When I was planning our trip to Belgium, I solicited the advice of friends and experts who had visited the low country before. Almost immediately, I sensed a strange division amongst the respondents and it all revolved around two seemingly innocent towns near Brussels, Bruges (Brugge) and Ghent (Gent). Bruges has long been heralded as the quintessential European village. Untouched by the bombs of two World Wars, its Euro-cuteness has been well preserved for posterity. Ghent on the other hand is a large city, deemed by some as more authentic than Bruges and criticized by others for being less interesting. Armed with the knowledge that travel divisions existed, I set out to discover the truth behind these two Belgian towns.
Bruges is less than an hour from Brussels by train, which allowed us to be there in time for breakfast. As we sat eating a waffle in a bustling cafe on the market square, I leafed through the guidebook looking for suggestions. I really hadn’t done much planning for the day and didn’t know what, if anything, there was to do in the town. It was pretty, don’t get me wrong, but I’m active and need to almost always be in the process of doing something, anything. The one thing I knew I wanted to do was to try some chocolate. Belgium is a chocolate lover’s paradise and Bruges is one of best places in the country to find quality confections. At the advice of friends, we first walked to the Bruges institution, Dumon’s.
True to the advice we received, the chocolate at Dumon’s was some of the best I’ve ever had and even more importantly, the staff at the family run shop were as much fun to talk to as their chocolate was to eat. We left and strolled along the meandering streets, spent some time exploring the French Fry Museum, and within a couple of hours found ourselves back at the square where we started. We didn’t know what else to do. Like most European towns in December, there was a winter festival where we picked up a snack of hot fries, motivated by our recent museum experience. We walked slowly back to the train station, certain we were missing something, but unable to figure out what. By chance we found ourselves in the Beguinage, a delightful pastoral enclave within Bruges that demands quiet introspection.
As the train pulled out of Bruges for the short hop to Ghent, I thought about Bruges and the criticisms I had heard about the Belgian hamlet. Most people complained that it is too contrived, too Disney of an experience. They feel that the medieval look is maintained just for the tourist trade, which is probably true. I don’t think that’s a bad thing though, the buildings themselves are indeed real and as one of the few places to remain completely intact after World War II, they’re proud of their heritage. Is it a little too cute at times? Probably, but who cares? It’s a fun place to explore. Ghent too was an interesting place to explore, but for completely different reasons.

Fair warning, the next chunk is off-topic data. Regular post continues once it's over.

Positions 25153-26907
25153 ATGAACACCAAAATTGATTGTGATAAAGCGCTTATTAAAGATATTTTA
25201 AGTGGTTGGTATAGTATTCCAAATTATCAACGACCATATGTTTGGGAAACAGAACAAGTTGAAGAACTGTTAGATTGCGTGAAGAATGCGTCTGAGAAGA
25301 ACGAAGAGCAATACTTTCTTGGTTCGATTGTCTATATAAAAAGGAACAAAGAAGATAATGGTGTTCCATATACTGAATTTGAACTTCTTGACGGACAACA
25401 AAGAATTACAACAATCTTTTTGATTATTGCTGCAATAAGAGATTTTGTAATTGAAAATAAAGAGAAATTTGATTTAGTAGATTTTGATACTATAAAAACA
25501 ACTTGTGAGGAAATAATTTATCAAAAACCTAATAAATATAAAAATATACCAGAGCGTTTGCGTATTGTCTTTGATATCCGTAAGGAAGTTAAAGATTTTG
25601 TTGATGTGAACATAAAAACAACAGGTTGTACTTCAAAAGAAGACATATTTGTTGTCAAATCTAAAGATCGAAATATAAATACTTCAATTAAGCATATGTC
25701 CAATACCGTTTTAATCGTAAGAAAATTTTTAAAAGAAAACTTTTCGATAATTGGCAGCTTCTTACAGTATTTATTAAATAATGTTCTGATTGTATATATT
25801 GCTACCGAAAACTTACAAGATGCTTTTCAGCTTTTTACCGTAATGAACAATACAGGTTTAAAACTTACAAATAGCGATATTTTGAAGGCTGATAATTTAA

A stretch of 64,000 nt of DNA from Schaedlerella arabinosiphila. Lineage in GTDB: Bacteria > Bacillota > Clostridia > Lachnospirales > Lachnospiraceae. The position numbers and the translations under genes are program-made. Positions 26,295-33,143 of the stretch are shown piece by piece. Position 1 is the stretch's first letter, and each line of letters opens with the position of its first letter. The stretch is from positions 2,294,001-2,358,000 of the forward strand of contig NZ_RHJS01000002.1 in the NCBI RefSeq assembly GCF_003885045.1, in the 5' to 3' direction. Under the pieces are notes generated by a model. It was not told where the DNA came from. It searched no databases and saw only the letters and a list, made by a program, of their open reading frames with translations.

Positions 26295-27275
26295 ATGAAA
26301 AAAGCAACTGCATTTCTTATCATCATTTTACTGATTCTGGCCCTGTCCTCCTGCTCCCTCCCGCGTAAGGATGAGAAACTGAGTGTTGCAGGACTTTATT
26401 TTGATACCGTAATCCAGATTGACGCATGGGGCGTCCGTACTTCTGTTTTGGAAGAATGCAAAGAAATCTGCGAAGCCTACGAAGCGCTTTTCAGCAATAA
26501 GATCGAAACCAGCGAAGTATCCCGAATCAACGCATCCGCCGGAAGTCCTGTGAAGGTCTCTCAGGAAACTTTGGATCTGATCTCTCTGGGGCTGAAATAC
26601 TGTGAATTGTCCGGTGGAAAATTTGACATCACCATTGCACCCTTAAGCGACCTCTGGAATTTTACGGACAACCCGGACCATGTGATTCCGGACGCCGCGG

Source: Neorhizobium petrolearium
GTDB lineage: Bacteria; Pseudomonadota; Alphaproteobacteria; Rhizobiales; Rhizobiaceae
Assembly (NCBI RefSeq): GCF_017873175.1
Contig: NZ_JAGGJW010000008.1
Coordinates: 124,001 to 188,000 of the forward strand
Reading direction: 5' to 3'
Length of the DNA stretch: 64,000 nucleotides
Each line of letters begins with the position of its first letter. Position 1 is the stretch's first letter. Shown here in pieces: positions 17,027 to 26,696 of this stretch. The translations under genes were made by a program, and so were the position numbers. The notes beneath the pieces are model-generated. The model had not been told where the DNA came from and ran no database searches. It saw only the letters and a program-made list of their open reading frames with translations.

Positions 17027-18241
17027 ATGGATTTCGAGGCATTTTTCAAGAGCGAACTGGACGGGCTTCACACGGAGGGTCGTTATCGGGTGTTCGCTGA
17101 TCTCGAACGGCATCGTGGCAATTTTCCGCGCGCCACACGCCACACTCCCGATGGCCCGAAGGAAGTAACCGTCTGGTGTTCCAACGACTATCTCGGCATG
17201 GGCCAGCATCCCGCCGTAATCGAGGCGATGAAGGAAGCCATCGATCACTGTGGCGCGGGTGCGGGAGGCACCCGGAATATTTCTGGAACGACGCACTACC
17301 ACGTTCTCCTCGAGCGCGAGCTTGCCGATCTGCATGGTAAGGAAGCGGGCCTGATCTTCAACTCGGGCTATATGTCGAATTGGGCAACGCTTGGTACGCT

The first thought that raced into my mind as I exited the busy train station in Ghent was that everything seemed grey. No doubt a condition of wintery weather in Belgium, the battleship hue was enhanced by the grey stone buildings and leafless trees encircling a nearby park. For the first time while in Belgium, I also felt at a loss. Ghent is in the heart of Flanders and while I can get by in French, Flemmish is impossible for me to comprehend. So it was with some fits and starts that we actually managed to divine our way to the heart of the city.
City is the best term, unlike its cousin Bruges, Ghent is quite large and very active, boasting a population of 240,000. You get the feeling that this is a city first and tourist destination second, in sharp contrast to Bruges. Once again, my total failure to research the city in advance left us a little dazed and confused as we meandered around the main square, peering up at the ancient and imposing Saint Bavo’s Cathedral.
As we enjoyed a post lunch waffle drizzled with Nutella at the nearby winter festival, I decided that it was ok if I couldn’t find any museums or famous sites. I was enjoying myself, enjoying exploring a new city and getting to understand it a little better. Our activities that afternoon didn’t vary all that much, mostly walking and admiring; soaking in the pre-Christmas rush of consumers desperate to find the perfect gift.
So which city is better? Which captures the real Belgian experience? Both of them and neither of them. Both Bruges and Ghent offer completely different experiences and you will walk away from both with different feelings and thoughts. Bruges is great for delivering that classic European feel, the gingerbread trimmed buildings and horse drawn carriages traversing canals. Ghent can be easily overlooked, since it doesn’t have the same appeal of Bruges, but it’s not to be missed. In Ghent you will understand daily life a little better while still enjoying historic sites and classic buildings. They’re both very different, but thoroughly enjoyable in their own ways.
I can understand the feeling of not enjoying a travel destination, there are many places I really didn’t like. But what I can’t understand is not wanting to explore a new destination at all. Prejudging a place so intensely that you don’t even want to visit is totally incomprehensible to me. So, if you find yourself in Belgium be sure to visit both Bruges and Ghent and see what you think. Who knows, you may discover a new favorite place.
Have you been to either Bruges or Ghent? What did you think?